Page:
Over the next few months, I met with the boys weekly and was deeply impacted by their grief. I talked briefly with their mom and dad separately (depending on who had brought them to the session), and could tell that both parents were really good people who were suffering from some really bad decisions. Their mom told me that her husband was a great man, but said that she didn't want to work on the marriage because she had simply fallen in love with someone else. She said that she didn't want to have to choose between her own happiness and her children's happiness. She wanted to make sure that her boys would be o.k. so that she could marry her lover without guilt. I listened compassionately, but couldn't relieve her guilt. Nor was it my desire to do so. I could see that even if the boys would eventually recover from the trauma they were experiencing, they clearly would have been happier if their mom and dad had decided to work things out.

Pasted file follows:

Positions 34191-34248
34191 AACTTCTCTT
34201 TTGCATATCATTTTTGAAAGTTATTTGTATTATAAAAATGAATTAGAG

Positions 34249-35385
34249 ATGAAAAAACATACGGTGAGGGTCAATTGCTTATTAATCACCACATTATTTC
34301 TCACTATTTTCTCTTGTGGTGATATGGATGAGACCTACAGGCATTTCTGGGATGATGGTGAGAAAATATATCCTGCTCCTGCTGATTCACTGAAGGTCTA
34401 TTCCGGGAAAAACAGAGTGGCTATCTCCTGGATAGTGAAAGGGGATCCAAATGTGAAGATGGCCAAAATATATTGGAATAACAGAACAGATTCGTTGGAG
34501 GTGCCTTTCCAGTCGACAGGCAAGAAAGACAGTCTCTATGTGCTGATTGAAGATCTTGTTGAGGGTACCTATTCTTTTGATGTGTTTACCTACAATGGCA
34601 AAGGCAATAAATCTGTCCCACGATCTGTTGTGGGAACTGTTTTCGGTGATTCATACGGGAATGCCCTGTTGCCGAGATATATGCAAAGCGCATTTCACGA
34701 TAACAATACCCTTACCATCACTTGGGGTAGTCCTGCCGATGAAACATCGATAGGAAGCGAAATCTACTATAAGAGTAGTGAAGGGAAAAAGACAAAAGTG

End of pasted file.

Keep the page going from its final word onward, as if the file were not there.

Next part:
...If the question is simply, "Can children recover from their parent's divorce?" the answer is typically "yes." But before they arrive at a state of recovery, there is usually a lot of heartache along the way. And sometimes it lasts a lifetime.
If you are wavering in your decision to divorce or not to divorce, and believe that there is even a thread of hope to have a good marriage, please consider giving your marriage a shot.
Friday, October 19, 2007
No free pass
A Christian News Wire article, written by a counselor, tells of a family torn apart by a wife's decision to have an affair and leave her husband and two young sons.